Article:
Description of John Constable's “Cart for Hay”

Description of John Constable's “Cart for Hay”

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The painter reached the pinnacle of fame as the only great landscape painter of Great Britain in the 19th century, thanks to his persistence and thirst for knowledge, as well as studying the works of eminent Masters of his time.

He painted in an individual style, abandoning the standard rules that were inherent in landscape painting of that time. He began to observe nature independently, drawing all its beauty in the context of a real vision for him.

The motives of his paintings were simple and natural, but they reflected the majesty of compositions and colors, filled with feelings of unity and harmony of nature. He loved to work in nature, where clean, fresh air enveloped his restless and bold strokes, filling them with a gradation of light, the vibrant dynamics of colors and the state of the air.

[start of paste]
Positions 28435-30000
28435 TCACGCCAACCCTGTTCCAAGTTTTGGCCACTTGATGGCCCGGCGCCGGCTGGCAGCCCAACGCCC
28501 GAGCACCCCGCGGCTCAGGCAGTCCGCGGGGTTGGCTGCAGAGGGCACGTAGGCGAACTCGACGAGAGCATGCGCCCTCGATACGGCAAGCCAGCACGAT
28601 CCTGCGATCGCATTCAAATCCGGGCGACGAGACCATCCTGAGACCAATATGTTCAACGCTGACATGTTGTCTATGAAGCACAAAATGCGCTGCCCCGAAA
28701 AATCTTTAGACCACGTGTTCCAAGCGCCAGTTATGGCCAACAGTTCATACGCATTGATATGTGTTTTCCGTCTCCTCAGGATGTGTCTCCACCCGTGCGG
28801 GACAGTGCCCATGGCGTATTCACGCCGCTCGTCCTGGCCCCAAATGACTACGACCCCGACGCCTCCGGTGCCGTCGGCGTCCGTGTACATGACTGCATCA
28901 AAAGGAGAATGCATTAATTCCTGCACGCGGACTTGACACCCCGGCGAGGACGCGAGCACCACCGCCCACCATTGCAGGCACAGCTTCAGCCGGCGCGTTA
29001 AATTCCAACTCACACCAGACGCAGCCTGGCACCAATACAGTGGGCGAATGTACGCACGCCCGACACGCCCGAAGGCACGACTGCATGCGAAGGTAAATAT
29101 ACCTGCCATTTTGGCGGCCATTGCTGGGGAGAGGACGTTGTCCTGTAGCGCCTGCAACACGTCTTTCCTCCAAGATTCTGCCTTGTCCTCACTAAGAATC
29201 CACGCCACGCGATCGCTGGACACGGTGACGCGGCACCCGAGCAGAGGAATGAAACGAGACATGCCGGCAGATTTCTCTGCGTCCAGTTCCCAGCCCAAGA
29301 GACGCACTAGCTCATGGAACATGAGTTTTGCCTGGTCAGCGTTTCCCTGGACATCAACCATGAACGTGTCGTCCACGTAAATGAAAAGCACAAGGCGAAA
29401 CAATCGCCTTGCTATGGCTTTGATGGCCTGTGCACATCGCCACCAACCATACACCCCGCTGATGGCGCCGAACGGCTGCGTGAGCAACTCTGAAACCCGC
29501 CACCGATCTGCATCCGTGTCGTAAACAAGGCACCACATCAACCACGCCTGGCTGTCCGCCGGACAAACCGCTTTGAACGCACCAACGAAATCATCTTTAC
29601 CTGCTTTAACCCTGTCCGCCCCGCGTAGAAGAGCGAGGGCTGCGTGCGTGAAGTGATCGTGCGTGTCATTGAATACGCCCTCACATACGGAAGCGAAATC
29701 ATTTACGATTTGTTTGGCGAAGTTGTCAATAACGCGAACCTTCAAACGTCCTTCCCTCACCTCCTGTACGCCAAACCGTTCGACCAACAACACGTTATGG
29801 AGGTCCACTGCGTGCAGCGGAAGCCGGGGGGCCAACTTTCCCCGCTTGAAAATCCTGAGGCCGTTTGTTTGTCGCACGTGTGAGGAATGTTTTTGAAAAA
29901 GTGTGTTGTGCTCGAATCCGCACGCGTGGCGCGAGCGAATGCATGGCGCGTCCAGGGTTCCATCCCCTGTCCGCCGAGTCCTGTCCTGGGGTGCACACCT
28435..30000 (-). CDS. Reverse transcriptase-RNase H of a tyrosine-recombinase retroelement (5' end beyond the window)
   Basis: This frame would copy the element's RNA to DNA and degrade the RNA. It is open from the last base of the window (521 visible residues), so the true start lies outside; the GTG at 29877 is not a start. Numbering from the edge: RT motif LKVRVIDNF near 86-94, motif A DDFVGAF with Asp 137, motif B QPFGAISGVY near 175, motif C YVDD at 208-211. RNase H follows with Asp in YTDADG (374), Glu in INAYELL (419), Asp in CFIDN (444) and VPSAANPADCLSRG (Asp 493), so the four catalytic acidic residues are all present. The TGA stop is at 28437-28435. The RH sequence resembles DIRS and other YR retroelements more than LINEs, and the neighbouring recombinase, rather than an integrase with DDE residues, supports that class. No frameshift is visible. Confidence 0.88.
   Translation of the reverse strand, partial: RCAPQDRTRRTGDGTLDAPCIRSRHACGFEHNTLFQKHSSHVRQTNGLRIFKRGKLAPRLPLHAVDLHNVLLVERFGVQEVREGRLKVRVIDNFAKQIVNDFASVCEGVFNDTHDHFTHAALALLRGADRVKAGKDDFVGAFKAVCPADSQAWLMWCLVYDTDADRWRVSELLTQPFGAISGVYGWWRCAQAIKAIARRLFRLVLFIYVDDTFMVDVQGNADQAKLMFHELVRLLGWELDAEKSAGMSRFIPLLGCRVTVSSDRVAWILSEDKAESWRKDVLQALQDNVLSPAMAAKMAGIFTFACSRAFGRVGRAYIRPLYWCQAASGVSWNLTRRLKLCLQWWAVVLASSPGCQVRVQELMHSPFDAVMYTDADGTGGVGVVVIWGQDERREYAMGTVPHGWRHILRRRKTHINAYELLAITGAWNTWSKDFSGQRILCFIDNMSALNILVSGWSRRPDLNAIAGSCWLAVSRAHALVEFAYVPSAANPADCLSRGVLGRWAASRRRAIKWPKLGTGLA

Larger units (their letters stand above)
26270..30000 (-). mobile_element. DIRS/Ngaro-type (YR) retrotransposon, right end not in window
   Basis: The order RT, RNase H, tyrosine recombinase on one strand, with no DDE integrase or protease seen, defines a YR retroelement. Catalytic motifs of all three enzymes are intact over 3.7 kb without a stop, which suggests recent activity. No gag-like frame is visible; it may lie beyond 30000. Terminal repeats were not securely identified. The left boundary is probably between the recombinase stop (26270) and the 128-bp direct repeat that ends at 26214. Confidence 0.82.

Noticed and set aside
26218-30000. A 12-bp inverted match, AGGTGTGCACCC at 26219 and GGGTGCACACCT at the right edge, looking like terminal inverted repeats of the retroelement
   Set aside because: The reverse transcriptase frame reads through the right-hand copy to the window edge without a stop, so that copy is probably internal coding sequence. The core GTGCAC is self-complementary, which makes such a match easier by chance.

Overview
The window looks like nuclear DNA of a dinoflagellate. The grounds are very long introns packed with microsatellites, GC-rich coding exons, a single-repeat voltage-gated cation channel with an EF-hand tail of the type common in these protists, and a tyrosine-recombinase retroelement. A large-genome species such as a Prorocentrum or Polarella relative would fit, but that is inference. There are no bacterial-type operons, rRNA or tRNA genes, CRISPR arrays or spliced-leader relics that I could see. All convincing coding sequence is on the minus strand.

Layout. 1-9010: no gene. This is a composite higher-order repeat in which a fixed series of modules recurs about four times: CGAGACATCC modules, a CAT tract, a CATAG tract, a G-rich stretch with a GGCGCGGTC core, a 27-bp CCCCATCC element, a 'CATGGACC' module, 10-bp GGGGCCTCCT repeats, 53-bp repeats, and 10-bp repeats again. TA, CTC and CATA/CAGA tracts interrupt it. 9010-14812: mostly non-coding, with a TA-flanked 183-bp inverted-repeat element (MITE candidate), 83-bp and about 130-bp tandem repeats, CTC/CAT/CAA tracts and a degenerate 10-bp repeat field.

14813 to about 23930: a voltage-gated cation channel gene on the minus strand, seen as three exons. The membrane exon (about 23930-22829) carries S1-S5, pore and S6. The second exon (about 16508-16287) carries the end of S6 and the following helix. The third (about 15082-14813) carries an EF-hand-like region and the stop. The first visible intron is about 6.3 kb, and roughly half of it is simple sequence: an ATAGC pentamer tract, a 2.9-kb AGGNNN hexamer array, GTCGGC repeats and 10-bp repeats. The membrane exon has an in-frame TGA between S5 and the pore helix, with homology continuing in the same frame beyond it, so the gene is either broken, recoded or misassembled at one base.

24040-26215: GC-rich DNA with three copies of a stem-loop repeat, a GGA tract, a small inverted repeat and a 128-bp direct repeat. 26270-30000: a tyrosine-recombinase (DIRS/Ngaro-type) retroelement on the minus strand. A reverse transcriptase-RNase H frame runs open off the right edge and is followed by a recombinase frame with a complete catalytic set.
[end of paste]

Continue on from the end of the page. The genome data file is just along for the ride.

So in the work "Cart in the Hay", which is the world symbol of the landscape of English painting, the romantic artist depicted episodes of the daily life of people living near the Stur River. This work was first exhibited at the Royal Academy under the name Constable "Passage: Noon."

Here he very realistically depicted a warm, quiet day. Horses are slowly walking through the ford, while a curious dog watches them. The dog’s fixed gaze helps the viewer peer deep into the picture and appreciate the delightful natural beauty of the area.

However, despite the high appreciation at the Royal Academy and the large number of positive opinions of the jury and critics, unfortunately, they did not get the picture.

Three years passed, and the Work was presented at the Salon, in Paris. And it was there that she made the due splash. The audience was delighted with the water in the river, which was like real. Only Constable painted water with titanium whitewash and the effect of tiny strokes, which gave this technique the name Constable snowflakes.

Blooming Almond Branches Vincent Van Gogh

Watch the video: Guided Art Appreciation - Salisbury Cathedral from the Meadows by John Constable (December 2022).